Look at the overlay comparison of these 2 ETF's compared to the interest rate movements on the US Long bond over the past 6 months:
Note as the interest rate on the 30 year treasury has been rising since mid-November, the TLT price has been dropping in a mirror image. Since it so closely tracks the long bond, shorting TLT is an excellent way to position for profit from this trade.
Here is a 6 month chart of DLBS overlaid on the 30 year long bond yield:
It is clear that since DLBS shorts the long bond, and long rates have been rising while the value of the long bond has been falling, the DLBS shows very close correlation. Purchasing of this short ETF allows you to play the same trade, only from a different perspective.
Slow and Steady Wins the Race
The potential gains on this trade are very large. The largest profit will not come overnight. Patience and time will allow this trade to blossom and be very fruitful.
Risks to This Trade
Profit from this trade will not arrive on a schedule, nor will it show a consistent, straight path to the top. It will be a slowly developing trade, with ups and downs along the way. Should you believe that the economic cycle is still intact, as I do, then rest assured that in time this trade will yield handsome profits.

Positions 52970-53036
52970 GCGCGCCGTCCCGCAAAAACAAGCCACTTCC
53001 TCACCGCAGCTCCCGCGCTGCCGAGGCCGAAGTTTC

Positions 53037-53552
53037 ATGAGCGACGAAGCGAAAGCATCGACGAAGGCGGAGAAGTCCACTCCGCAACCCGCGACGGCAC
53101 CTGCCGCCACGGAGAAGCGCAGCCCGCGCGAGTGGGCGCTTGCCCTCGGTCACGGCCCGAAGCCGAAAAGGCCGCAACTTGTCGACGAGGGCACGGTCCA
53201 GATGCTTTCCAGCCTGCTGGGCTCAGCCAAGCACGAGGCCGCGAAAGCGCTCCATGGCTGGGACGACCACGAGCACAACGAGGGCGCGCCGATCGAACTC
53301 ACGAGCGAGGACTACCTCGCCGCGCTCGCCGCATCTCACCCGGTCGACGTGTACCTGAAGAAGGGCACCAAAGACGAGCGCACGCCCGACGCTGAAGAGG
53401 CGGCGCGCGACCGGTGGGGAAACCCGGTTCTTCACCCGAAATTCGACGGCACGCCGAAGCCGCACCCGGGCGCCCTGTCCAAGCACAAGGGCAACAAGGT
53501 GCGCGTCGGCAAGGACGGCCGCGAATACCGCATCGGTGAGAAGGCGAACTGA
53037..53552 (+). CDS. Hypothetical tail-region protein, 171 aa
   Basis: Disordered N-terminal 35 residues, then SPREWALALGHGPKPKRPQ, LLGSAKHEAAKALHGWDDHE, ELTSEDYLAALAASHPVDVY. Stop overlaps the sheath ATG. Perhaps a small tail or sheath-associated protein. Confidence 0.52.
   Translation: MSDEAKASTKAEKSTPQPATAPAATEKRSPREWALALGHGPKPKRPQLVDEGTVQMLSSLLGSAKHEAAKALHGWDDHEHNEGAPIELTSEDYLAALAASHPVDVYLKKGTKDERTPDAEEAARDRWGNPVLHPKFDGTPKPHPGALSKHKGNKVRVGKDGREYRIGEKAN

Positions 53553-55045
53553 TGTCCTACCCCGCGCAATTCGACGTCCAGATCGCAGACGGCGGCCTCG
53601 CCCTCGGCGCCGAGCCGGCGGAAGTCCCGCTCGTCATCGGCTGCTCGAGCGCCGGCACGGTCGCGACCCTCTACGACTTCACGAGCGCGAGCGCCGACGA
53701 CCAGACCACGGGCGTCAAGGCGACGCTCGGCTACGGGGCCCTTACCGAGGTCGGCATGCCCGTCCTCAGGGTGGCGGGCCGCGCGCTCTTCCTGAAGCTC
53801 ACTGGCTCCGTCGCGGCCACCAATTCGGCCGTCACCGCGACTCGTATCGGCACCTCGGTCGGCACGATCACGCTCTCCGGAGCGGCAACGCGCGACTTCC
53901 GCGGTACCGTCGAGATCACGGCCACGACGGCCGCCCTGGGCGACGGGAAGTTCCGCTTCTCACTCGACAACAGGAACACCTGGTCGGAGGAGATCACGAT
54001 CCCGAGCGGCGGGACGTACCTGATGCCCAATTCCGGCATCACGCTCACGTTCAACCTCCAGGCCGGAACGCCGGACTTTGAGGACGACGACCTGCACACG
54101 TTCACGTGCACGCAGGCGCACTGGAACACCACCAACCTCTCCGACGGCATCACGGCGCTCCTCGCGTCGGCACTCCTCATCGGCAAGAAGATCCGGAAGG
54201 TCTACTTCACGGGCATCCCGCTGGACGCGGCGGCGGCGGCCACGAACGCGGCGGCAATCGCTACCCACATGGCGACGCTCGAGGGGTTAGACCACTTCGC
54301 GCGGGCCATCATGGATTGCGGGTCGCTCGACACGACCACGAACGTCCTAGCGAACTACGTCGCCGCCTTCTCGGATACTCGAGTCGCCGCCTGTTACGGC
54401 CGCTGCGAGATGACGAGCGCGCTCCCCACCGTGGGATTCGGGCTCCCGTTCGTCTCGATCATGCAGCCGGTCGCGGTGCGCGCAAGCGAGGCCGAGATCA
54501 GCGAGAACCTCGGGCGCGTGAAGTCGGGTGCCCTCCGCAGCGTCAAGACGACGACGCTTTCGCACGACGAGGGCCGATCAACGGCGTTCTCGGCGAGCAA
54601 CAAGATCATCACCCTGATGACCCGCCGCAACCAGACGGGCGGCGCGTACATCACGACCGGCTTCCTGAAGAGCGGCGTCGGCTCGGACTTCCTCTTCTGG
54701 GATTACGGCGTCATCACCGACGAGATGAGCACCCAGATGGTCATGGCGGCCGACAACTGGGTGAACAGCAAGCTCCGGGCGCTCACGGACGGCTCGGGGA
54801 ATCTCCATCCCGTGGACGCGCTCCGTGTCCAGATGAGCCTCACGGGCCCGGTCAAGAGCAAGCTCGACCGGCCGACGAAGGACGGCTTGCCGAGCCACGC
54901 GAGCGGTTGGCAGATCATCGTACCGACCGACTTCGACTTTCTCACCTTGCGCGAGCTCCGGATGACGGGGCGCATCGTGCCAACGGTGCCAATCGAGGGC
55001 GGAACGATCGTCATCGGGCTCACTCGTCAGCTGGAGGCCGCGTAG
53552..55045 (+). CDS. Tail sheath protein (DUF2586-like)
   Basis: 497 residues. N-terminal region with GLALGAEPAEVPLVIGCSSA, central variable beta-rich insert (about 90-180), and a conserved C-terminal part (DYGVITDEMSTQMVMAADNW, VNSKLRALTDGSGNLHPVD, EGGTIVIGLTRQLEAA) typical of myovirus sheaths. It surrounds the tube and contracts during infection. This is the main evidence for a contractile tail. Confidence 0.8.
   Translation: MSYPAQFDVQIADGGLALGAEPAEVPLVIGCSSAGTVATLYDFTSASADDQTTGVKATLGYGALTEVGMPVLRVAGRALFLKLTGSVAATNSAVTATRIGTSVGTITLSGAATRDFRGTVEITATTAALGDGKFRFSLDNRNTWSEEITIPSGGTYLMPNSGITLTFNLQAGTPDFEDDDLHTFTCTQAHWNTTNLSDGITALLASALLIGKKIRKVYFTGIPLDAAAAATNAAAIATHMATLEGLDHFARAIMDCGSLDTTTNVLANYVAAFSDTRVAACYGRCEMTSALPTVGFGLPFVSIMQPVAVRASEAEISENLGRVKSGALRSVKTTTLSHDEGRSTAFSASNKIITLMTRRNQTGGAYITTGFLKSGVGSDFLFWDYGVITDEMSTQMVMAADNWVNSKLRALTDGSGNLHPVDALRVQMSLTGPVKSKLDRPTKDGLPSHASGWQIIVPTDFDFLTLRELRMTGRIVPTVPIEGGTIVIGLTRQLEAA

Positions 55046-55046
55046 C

Because time is such a factor in this trade, it is suggested that the investor devote only a small portion of investable funds, say 10-20% of his portfolio, to this trade. Let time and the steady healing of our economy do its work for you on this trade.
Recommended for your further due diligence, purchase DLBS and short TLT.
As sure as the sun will rise, interest rates will too.